Mission & Priorities
Ahead of the threat
Protect the American people and uphold the Constitution of the United States
- Protect the U.S. from terrorist attack
- Protect the U.S. against foreign intelligence, espionage, and cyber operations
- Combat significant cyber criminal activity
- Combat public corruption at all levels
- Protect civil rights
- Combat transnational criminal enterprises
- Combat significant white-collar crime
- Combat significant violent crime
The FBI strategy enables leaders and managers to define and pursue objectives crucial to mission success, prioritize resources, track progress, address gaps, and deliver consistent results.
Our People & Leadership
The FBI employs more than 35,000 people, including special agents and support professionals such as intelligence analysts, language specialists, scientists, and information technology specialists. Learn how you can join us at FBIJobs.gov. For details on our executives and organizational structure, see our Leadership and Structure webpage.
We work around the globe. Along with our Headquarters in Washington, D.C., we have 56 field offices located in major cities throughout the U.S., about 350 satellite offices called resident agencies in cities and towns across the nation, and more than 60 international offices called legal attachés in U.S. embassies worldwide.
In fiscal year 2021, our total direct-funded budget is approximately $9.7 billion, including increases to:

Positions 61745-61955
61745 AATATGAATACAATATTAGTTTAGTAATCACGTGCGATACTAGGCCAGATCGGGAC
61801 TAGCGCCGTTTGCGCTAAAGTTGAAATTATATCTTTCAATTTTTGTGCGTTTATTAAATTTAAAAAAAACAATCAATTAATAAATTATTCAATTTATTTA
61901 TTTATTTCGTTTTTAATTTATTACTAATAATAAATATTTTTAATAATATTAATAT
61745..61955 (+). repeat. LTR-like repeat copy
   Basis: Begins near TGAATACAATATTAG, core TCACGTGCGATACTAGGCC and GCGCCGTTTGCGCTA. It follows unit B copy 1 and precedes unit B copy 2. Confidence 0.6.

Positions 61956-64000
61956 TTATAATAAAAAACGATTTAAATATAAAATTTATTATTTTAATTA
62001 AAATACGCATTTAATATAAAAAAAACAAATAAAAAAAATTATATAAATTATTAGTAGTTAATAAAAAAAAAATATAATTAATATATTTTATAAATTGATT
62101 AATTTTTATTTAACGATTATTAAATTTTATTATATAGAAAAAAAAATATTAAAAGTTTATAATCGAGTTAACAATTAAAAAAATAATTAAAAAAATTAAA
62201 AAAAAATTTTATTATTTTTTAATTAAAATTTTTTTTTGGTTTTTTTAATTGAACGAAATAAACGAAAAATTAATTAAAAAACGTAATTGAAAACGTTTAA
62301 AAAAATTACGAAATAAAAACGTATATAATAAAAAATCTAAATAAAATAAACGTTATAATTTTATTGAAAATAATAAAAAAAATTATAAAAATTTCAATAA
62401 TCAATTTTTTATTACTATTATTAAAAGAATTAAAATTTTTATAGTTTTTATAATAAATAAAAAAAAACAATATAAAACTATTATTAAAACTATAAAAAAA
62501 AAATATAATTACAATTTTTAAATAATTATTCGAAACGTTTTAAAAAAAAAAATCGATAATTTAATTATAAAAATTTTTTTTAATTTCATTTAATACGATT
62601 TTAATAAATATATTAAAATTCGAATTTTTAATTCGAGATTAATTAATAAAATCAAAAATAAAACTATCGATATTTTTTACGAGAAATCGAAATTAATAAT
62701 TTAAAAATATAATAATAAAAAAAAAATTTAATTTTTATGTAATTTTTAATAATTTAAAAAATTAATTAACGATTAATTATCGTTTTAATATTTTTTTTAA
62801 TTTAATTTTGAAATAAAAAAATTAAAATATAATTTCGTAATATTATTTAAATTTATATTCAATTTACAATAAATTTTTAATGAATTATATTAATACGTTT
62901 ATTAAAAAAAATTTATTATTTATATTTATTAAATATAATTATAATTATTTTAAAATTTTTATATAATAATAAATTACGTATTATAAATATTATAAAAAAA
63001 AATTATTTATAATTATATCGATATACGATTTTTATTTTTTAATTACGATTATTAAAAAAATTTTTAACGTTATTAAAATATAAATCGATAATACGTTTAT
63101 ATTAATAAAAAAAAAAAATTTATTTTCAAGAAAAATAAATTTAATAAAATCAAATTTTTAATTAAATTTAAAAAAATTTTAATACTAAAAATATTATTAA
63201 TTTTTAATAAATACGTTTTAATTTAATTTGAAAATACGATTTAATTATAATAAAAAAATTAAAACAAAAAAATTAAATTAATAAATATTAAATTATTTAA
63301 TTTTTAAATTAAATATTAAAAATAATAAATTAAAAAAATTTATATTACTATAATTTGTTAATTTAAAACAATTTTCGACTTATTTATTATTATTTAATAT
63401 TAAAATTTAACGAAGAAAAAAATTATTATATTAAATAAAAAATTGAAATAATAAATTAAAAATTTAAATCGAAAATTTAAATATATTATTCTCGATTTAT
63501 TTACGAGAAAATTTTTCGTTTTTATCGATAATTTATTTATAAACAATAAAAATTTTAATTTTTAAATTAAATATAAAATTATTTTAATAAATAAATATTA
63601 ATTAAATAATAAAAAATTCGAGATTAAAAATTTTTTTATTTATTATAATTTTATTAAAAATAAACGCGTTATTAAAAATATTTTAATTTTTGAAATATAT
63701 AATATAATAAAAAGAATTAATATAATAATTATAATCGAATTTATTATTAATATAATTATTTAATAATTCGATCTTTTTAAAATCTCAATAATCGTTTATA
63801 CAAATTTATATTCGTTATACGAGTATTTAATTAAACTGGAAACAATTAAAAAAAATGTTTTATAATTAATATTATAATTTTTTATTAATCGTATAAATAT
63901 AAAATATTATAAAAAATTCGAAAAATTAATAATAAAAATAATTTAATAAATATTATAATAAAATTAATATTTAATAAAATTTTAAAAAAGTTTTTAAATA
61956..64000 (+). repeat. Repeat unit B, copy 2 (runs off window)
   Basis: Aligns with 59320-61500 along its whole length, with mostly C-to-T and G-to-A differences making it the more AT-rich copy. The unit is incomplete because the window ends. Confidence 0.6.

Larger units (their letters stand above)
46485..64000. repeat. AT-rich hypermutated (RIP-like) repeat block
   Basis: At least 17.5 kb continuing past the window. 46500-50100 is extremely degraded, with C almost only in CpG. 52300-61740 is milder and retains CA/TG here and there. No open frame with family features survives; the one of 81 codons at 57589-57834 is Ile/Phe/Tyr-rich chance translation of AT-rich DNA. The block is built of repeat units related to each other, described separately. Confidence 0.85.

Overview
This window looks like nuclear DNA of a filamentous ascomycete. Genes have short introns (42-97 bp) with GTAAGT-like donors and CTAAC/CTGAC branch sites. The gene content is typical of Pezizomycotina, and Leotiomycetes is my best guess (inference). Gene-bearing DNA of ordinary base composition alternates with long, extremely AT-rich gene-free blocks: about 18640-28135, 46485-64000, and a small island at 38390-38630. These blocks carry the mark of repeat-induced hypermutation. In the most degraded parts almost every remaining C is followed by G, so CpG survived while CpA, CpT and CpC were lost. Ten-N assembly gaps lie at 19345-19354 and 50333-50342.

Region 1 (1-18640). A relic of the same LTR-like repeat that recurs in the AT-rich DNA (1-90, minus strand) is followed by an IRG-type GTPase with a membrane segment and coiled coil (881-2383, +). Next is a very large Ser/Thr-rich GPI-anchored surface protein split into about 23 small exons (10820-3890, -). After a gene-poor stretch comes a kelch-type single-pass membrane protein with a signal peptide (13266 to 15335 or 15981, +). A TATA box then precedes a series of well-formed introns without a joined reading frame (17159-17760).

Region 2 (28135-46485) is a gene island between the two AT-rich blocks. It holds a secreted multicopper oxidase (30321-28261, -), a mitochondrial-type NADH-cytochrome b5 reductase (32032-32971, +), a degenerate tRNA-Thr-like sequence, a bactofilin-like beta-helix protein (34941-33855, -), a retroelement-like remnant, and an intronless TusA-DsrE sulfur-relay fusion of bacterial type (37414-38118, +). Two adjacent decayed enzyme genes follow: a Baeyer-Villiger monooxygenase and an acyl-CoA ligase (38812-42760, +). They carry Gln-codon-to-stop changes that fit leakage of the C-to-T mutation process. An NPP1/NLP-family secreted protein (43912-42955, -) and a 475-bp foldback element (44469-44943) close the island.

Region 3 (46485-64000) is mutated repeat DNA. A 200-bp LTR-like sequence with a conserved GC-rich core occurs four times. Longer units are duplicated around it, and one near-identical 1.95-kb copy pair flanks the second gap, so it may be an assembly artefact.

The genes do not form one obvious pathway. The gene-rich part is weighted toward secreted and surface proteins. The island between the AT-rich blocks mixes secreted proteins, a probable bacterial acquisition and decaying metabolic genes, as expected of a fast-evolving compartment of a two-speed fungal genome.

- enhance cyber and counterintelligence capabilities;
- support firearms background checks;
- further automate the vetting process;
- increase data analytics and technical tools; and
- investigate and prosecute previously unresolved civil rights era ‘‘cold case’’ murders.
Our Core Values
- Rigorous obedience to the Constitution
The FBI was established in 1908. See our history page for more details on our evolution and achievements over the years.
“Fidelity, Bravery, and Integrity.” Learn about the origins of this motto.
What We Investigate
The FBI's investigative programs include counterterrorism, counterintelligence, cyber, public corruption, civil rights, transnational organized crime, white collar crime, violent crime, and weapons of mass destruction.
Because of warrant-proof encryption, the government often cannot obtain the electronic evidence necessary to investigate and prosecute threats to public and national safety, even with a warrant or court order.